CPCU 551: Chapter 7

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hborgert
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16914
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CPCU 551: Chapter 7
Updated:
2010-04-30 01:14:05
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Flood Earthquake Specialty Forms
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CPCU 551: Chapter 7
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  1. How do the emergency program and regular program of the National FLood Insurance Program (NFIP) differ?
    The emergency program uses subidized rates until flood insurance rat emaps become available and the regular program is addopted. Additionally the regular program provides higher coverage limits than the emergency program.
  2. Name coverages A , B, C, and D of the NFIP General Property Form.
    • A - Building Property
    • B - Personal Property
    • C - Other Coverages
    • D - Increased Cost of Compliance
  3. Name the three insuring agreements provided under Coverage C of the General Property Form.
    Debris Removal, Loss avoidance Measures, and Pollution Damage.
  4. Explain the purpose of Coverage D of the General Property Form.
    D - Increased Cost of Compliance is to pay the cost (up to $30,000) of complying with state or local floodplain management laws that drive up the cost of repairing a flood-damaged structure.
  5. How do deductibles apply under the General Property Form?
    They apply seperately to building property and personal property damaged in the same loss. If a $1,000 deductible applies to both categories of property damaged in a single loss, the insured will retain a $2,000 of the combined loss.
  6. Describe two ways in which the Residential Condominium Building Association Policy (RCBAP) and the General Property Form differ.
    1) the RCBAP can be written for a higher limit of insurance, equal to $25,000 times the times the number of units in the building, and 2) replacement cost coverage is available on buildings insured under the RCBAP but not on any property insured on the General Property Form.
  7. Describe three ways in which the ISO Flood Coverage Endorsement Endorsement can provide broader coverage than the NFIP flood policies.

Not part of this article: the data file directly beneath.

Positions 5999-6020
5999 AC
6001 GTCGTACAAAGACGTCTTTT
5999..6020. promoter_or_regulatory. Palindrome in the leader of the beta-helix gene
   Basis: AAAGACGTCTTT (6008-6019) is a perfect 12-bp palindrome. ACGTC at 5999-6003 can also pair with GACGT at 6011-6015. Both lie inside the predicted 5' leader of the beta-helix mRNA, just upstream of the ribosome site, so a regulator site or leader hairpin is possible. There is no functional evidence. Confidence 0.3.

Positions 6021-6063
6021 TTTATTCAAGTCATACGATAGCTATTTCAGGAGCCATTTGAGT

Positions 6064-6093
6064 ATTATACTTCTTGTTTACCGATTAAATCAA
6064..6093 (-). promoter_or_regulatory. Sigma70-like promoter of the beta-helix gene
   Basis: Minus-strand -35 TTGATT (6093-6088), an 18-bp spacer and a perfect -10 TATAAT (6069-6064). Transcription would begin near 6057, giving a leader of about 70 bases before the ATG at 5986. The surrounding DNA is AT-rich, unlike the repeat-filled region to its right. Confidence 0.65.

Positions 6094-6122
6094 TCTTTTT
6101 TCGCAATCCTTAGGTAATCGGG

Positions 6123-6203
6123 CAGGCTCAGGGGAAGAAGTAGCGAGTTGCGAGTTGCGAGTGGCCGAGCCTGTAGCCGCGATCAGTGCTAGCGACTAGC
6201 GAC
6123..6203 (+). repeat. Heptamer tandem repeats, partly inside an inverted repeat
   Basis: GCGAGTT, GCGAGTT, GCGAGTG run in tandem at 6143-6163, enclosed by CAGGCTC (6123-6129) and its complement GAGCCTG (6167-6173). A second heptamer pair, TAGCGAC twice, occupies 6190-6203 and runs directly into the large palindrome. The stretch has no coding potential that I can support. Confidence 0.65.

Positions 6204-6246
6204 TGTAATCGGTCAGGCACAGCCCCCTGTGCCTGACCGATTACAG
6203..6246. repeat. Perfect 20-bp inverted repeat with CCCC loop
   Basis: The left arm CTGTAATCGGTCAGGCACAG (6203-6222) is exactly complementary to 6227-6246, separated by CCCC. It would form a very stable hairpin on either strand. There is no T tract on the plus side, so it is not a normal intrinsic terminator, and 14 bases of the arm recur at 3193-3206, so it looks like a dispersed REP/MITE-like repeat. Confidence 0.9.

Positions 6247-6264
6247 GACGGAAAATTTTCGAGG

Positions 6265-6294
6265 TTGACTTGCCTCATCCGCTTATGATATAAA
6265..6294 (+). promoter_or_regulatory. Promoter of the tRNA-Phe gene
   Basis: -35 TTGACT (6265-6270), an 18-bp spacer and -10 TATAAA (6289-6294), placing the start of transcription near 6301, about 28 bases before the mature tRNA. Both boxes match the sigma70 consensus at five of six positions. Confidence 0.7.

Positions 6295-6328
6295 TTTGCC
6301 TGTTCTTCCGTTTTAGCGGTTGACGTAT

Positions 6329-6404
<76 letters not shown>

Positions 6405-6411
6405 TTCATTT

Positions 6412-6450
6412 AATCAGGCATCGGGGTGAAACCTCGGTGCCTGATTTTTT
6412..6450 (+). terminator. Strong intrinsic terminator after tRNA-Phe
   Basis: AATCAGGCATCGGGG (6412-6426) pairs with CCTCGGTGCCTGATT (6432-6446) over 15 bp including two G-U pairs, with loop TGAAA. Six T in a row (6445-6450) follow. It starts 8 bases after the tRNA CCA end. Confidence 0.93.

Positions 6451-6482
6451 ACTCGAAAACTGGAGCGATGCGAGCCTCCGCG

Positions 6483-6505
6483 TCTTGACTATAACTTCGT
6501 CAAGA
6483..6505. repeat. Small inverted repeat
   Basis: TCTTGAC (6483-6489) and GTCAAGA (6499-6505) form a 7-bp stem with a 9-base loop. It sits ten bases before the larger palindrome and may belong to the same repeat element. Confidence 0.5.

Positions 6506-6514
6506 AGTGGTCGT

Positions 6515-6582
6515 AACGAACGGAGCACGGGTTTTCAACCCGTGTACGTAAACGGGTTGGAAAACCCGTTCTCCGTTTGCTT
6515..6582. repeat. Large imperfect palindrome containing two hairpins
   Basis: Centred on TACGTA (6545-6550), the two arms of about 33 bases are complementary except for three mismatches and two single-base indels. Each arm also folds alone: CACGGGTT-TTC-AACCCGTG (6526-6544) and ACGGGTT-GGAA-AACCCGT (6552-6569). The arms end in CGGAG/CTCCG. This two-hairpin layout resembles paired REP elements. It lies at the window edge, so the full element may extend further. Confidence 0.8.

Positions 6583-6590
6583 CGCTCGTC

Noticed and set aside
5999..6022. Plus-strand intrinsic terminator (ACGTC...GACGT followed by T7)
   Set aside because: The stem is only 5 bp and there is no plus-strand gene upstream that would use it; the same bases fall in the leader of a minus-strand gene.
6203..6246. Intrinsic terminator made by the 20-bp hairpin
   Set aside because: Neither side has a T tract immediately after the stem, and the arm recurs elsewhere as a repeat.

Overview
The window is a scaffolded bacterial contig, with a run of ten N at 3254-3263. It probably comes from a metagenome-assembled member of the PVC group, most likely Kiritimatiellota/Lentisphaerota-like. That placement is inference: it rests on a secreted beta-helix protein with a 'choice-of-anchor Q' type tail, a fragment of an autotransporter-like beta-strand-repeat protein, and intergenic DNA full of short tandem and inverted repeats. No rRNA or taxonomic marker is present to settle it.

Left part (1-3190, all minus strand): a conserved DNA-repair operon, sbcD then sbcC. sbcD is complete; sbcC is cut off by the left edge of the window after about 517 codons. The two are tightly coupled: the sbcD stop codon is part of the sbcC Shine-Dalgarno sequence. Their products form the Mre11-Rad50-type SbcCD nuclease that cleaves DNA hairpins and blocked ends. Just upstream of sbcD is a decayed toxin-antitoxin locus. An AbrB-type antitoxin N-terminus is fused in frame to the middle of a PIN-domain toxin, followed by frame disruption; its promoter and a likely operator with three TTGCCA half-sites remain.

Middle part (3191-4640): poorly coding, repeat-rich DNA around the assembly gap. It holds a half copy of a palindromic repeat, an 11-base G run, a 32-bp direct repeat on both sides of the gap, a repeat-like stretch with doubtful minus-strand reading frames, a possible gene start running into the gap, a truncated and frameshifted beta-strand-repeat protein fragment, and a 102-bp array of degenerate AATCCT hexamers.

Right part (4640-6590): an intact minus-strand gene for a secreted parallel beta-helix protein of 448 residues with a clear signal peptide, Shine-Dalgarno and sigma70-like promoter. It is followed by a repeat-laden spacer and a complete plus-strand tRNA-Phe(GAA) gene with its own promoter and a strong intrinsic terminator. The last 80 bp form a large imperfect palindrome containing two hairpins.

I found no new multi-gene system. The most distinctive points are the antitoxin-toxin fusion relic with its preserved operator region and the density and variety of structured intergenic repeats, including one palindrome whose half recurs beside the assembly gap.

1) The ISO endorsement can cover a greater variety of property than the NFIP policies; 2) the ISO endorsement can be attached to a Business Income and Extra Expense Coverage Form, where as the NFIP policies provide no business income coverage and only very limited extra expense coverage; and 3) NFIP policies are primarily written on an ACV basis, whereas the ISO endorsement can be written subject to the replacement cost or functional valuation options available under commercial property forms.
  8. On what basis does the ISO Flood Coverage Endorsement pay for a loss that is also covered by an NFIP flood policy?
    The ISO endorsement (unless modified accordingly) applies in excess of the maximum coverage available to the insured under an NFIP policy, even if the insured has not purchased NFIP coverage.
  9. How do the two versions of the ISO Earthquake and Volcanic Eruption Endorsement differ with regard to limits and coinsurance?
    CP 10 40 is subject to the attached policy's coinsurance caluse, and therefore the limit for the endorsement should be the same as the policy limit applying to other perils. CP 10 45, the sublimit form, is not subject to coinsurance and thus permits earthquake coverage to be written subject to a sublimit that is lower than the regualr policy limit.
  10. How are deductibles expressed in the ISO earthquake endorsements? (Limit your answer to deductibles applicable to specific insurance that is not written on a blanket, value reporting, or builders' risk basis)
    The deductible is expressed as a percentage. In the coinsurnace form of the endorsement (CP 10 40), the deductible is the specified percentage of the limit of insurance on the damaged property. In the sublimit form, the deductible is the specified percentage of the value of the proerty that has sustained covered loss.
  11. Explain the Ensuing Loss provision of the ISO earthquake endorsements.
    In the event of ensuing loss caused by another covered peril (such as fire), the most the policy will pay for the entire loss (for example, all loss caused by earthquake and following fire) is the limit for the other covered peril (fire in this case). The insurer will not pay the sum of the two limits.
  12. What are three common reasons for buying a difference in conditions (DIC) policy?
    1) To cover flood and earthquake exposures not covered by commercial property policies, 2) to provide excess limits over flood insurance written by the NFIP, 3) to cover other loss exposures not covered in commercial property policies, such as property in transit or loss of business income resulting from theft or transit losses.
  13. If a DIC policy covers flood and earthquake, what special provisions are likely to apply to those perils?